I have come to the conclusion that Norfolk, like the past, is a foreign country. They certainly do things differently there. This assertion is based on over thirty years of research which started when my brother moved there in the early eighties and continued when my sister moved there soon after and my mum followed a few years ago.
I do not now, nor have I ever, harboured any desires to relocate to Norfolk, even to be nearer to my beloved
Norfolk drivers seem to think the safe speed for a straight wide road is thirty whilst on a narrow country track with potholes and blind corners it is perfectly acceptable to attempt to go fast enough to escape Earth’s gravity. I have a sneaking suspicion that they think that the main beam on headlights reduces waste electrickery so they never use them when there is a car coming the other way when they put them on just to show the other driver.
Last November we got together for my mum’s birthday and went to a pub-restaurant near Stratton Strawless. I have always been a little wary of restaurants which do more than ten dishes per course. I worry that I might order something the chef has forgotten how to cook or which which has been languishing at the back of the freezer since the last brave soul ordered it. I worry that with all those dishes none of them will be mastered and that everything will be disappointing. At this pub the menu was written on a blackboard that covered one wall completely. I have looked on their website and they list over thirty main courses excluding specials. I will admit that other members of the party commented how nice it was to see lots of choice on a menu but they were vegetarians who are used to having a choice between hay and an omelette.
I saw that they had a venison cassoulet on the board which I had assumed would be like, well, a cassoulet with the duck replaced with venison. I had visions of some sort of Carcasonne meets Cromer fusion with East Anglian game mixed with Occitan flavours. I expected beans and unctuousness and crispy breadcrumbs. I got a game casserole. It was an ok game casserole but I have the feeling that someone thought “Hmm, I need to make this sound more exotic, what is French for casserole? I don’t know but cassoulet sounds similar so I’ll use that.” Maybe they even did some research and discovered that the French for casserole is casserole and decided it was just too mundane a word to describe such a dish. I think I would have been happier with the brown gloop I was served being called cassoulet had it contained more than one bean.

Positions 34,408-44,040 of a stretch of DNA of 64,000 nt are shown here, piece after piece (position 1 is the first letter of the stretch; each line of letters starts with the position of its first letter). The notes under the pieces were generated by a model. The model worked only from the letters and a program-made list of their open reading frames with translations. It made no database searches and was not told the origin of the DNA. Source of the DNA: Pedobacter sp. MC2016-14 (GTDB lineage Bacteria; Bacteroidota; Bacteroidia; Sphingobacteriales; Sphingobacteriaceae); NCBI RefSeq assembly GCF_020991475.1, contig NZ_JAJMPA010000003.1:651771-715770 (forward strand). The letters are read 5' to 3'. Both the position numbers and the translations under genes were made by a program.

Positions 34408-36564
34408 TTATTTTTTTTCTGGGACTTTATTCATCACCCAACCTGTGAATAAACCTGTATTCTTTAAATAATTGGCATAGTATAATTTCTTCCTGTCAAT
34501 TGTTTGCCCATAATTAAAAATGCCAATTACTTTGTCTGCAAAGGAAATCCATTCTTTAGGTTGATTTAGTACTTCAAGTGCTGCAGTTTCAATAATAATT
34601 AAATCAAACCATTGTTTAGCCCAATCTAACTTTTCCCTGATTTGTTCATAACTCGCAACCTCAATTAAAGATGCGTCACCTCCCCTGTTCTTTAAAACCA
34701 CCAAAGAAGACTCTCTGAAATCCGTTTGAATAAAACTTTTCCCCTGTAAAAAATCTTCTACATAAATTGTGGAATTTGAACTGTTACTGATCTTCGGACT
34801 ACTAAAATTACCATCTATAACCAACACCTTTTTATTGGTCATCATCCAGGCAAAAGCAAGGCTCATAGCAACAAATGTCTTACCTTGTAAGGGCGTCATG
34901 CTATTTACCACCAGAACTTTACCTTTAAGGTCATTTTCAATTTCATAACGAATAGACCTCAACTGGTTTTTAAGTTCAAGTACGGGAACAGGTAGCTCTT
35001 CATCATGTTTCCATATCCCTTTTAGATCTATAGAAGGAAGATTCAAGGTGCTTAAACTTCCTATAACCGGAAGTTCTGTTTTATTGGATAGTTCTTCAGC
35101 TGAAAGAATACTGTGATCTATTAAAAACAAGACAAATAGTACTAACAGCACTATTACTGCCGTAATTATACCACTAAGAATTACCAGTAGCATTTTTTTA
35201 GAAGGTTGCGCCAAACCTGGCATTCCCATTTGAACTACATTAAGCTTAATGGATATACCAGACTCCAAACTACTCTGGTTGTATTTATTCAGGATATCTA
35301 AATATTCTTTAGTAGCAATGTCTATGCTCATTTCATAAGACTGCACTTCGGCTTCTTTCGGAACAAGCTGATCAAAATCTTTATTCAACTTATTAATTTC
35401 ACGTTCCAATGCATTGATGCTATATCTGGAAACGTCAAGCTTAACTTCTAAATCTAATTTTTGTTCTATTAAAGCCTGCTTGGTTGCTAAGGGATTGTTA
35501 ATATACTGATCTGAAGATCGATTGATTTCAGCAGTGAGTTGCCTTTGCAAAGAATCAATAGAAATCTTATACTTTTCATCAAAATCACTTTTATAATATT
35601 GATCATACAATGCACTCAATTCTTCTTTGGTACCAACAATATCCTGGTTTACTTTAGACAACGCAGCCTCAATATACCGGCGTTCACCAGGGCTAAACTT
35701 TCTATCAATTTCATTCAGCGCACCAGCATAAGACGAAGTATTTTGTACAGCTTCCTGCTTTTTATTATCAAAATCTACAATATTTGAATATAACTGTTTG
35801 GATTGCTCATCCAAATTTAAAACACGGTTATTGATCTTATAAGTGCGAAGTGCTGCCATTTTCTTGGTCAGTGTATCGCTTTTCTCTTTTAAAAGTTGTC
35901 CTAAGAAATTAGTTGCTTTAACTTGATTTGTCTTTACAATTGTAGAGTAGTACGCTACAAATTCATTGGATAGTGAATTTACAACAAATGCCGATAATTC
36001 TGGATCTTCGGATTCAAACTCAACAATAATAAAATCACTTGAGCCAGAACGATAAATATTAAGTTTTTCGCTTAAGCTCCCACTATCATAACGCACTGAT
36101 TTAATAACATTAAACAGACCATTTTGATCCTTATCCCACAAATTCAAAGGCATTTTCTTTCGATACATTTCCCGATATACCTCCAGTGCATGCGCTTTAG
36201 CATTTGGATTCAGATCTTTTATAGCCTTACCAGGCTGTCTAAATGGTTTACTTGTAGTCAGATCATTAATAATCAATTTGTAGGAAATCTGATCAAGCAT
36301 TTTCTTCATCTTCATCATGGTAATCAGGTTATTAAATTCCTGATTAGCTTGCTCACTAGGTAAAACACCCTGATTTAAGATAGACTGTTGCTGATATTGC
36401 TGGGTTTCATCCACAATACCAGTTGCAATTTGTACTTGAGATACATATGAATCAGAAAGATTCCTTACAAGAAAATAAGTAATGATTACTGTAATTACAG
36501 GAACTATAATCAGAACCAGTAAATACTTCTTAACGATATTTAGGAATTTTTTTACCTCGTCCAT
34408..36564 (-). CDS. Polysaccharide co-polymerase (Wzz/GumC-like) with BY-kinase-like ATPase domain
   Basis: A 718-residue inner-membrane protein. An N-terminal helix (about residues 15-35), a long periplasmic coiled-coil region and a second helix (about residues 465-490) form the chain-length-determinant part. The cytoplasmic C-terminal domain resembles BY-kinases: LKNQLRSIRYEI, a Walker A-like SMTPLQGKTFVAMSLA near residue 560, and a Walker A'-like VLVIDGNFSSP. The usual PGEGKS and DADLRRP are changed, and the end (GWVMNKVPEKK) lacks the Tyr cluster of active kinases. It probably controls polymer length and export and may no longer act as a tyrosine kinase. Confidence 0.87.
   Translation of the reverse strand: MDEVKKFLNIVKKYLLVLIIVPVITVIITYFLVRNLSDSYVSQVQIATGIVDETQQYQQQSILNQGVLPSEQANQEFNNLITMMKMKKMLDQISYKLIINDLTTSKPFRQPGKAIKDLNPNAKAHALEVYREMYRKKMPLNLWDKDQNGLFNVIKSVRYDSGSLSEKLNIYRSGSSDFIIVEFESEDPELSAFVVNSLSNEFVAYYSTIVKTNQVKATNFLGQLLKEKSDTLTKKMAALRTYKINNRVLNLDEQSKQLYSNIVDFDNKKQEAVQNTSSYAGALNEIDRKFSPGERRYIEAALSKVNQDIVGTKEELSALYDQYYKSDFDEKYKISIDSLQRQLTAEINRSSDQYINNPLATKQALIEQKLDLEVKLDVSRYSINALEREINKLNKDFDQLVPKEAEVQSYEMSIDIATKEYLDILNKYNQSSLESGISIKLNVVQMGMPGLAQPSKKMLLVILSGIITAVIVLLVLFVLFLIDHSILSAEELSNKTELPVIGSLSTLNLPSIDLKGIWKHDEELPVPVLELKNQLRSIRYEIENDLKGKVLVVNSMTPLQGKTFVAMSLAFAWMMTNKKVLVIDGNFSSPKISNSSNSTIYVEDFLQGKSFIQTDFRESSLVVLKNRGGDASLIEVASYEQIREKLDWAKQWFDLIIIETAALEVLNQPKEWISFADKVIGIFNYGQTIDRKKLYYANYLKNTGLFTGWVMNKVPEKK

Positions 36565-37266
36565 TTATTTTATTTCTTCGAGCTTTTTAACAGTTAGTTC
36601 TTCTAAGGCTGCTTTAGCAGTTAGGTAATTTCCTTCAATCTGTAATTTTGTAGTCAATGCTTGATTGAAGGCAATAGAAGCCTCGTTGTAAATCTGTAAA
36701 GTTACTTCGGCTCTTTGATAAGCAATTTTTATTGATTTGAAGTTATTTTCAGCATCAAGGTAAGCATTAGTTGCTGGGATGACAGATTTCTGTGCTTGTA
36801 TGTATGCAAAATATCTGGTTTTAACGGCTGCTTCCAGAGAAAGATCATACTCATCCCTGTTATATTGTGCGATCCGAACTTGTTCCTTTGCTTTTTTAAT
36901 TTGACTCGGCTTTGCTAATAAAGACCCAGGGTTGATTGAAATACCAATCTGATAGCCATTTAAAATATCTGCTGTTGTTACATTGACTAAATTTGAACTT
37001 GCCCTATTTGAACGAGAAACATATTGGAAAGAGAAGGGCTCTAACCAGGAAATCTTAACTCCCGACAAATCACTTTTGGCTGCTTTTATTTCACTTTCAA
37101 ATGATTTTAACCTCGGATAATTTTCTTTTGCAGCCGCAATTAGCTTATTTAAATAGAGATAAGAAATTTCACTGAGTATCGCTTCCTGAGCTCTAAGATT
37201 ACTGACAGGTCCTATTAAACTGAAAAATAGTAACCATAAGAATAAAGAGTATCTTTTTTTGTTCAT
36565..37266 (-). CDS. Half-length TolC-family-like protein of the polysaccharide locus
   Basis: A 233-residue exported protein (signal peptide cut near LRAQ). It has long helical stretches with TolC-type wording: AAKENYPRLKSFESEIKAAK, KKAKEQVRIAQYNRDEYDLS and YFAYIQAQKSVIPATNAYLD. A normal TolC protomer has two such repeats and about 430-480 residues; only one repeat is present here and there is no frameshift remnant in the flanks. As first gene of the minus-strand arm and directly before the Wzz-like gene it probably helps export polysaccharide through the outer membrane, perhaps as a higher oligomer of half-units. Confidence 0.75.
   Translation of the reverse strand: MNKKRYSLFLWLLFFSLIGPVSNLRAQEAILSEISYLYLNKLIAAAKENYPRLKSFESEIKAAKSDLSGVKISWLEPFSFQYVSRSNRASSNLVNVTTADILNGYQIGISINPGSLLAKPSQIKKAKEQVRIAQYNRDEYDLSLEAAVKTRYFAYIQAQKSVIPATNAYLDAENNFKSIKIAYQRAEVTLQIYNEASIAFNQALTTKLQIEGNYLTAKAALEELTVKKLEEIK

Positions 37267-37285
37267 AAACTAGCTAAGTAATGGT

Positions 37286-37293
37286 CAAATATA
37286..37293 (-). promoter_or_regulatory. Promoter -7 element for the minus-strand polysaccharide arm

Just before Christmas we stocked the freezer with the idea that I would cook between Christmas and New Year. It turned out that I cooked one meal and the rest of the time we improvised meals from goodies we had lying around. This meant that the last week we have been eating meat we froze without the vegetables we bought to go with them. Last Wednesday I defrosted a loin of venison. I looked at what we had in the cupboard and fridge and came up with this:
Not Cassoulet (but more of a cassoulet than the one I had in Norfolk)
150g Bacon lardons or pancetta. If you are dieting you can remove most of the fat
2 Medium carrots finely diced
1 Onion finely diced
2 Sticks celery finely diced
2 Cloves garlic
1/2 tsp Dried thyme
1/2 tsp Dried rosemary
1/2 Cabbage sliced
1 tin Haricot beans
1/2 Glass white wine
If I had had them I would have added a couple of Toulouse sausages
1 Venison loin
Preheat the oven to 220°C (425°F or gas mark 7). Fry the bacon in an oven proof pan until it starts to render what fat is left on it. Add the carrots, onions, celery and garlic (leave it whole if you want) and sweat until starting to soften. Add the herbs and wine and bring to boil. Add the beans, cover with water and return to boil. Add the cabbage stir through then cover with a cartouche of greaseproof paper and lid and place in the oven.
Scatter salt and ground black pepper on a chopping board and roll the venison loin in it. Brown the loin all over in a frying pan and then transfer to the oven. Depending on the thickness roast it for around 15 minutes then remove from the oven, wrap in foil and rest it for another twenty minutes. Slice the venison and serve on a bed of the beans (if you left the garlic cloves whole give them a little mash and stir through now) .
The first time I made cassoulet at home it took over twelve hours (excluding the time it took to make the confit duck). I recently cheated and got it down to two hours but this took me forty five minutes from start to finish. As I said however this is not cassoulet.
As we were standing in line waiting to be weighed this evening Debbie and I were looking over our weekly history. We have not really lost any weight since September last year with a loss one week being met with a gain the next. We have had a very nice three months but now we need to knuckle down. I only lost a pound and a half this week but hopefully it is the start of a downward trend.